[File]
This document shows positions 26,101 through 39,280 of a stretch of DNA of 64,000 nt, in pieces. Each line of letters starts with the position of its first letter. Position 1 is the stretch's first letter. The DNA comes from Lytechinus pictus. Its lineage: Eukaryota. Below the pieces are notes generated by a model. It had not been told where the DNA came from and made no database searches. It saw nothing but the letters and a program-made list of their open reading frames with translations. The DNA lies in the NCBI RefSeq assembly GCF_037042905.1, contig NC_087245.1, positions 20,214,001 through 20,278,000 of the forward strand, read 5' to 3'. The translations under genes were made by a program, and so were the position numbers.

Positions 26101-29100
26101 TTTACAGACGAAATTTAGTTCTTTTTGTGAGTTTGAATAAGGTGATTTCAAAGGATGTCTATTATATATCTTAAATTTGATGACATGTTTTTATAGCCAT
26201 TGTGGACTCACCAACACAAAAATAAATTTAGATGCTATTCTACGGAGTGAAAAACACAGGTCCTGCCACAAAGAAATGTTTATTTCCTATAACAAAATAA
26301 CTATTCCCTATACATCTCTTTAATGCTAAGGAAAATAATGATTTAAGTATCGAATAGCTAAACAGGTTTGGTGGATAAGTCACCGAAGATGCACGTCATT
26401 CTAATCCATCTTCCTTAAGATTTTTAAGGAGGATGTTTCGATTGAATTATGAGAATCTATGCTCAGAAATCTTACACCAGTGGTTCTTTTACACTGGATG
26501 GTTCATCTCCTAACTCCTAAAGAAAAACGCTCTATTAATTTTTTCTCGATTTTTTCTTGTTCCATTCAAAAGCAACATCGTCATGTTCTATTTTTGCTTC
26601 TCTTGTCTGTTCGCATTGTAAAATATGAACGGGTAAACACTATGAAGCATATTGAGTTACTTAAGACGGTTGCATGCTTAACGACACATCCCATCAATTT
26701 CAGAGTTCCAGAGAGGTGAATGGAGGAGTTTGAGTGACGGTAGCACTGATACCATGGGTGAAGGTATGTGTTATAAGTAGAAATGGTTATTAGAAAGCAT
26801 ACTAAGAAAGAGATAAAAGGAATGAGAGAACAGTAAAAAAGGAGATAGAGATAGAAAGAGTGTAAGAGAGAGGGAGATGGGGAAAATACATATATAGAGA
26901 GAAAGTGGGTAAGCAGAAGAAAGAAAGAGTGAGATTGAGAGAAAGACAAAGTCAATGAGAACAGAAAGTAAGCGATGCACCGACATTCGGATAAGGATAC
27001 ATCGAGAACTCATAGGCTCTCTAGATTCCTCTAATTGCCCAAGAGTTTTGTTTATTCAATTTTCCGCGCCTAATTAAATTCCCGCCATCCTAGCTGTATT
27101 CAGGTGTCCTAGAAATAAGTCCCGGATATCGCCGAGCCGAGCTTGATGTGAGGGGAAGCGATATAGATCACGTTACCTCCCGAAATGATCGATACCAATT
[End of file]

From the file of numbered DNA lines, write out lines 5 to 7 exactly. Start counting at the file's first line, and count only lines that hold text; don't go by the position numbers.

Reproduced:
26301 CTATTCCCTATACATCTCTTTAATGCTAAGGAAAATAATGATTTAAGTATCGAATAGCTAAACAGGTTTGGTGGATAAGTCACCGAAGATGCACGTCATT
26401 CTAATCCATCTTCCTTAAGATTTTTAAGGAGGATGTTTCGATTGAATTATGAGAATCTATGCTCAGAAATCTTACACCAGTGGTTCTTTTACACTGGATG
26501 GTTCATCTCCTAACTCCTAAAGAAAAACGCTCTATTAATTTTTTCTCGATTTTTTCTTGTTCCATTCAAAAGCAACATCGTCATGTTCTATTTTTGCTTC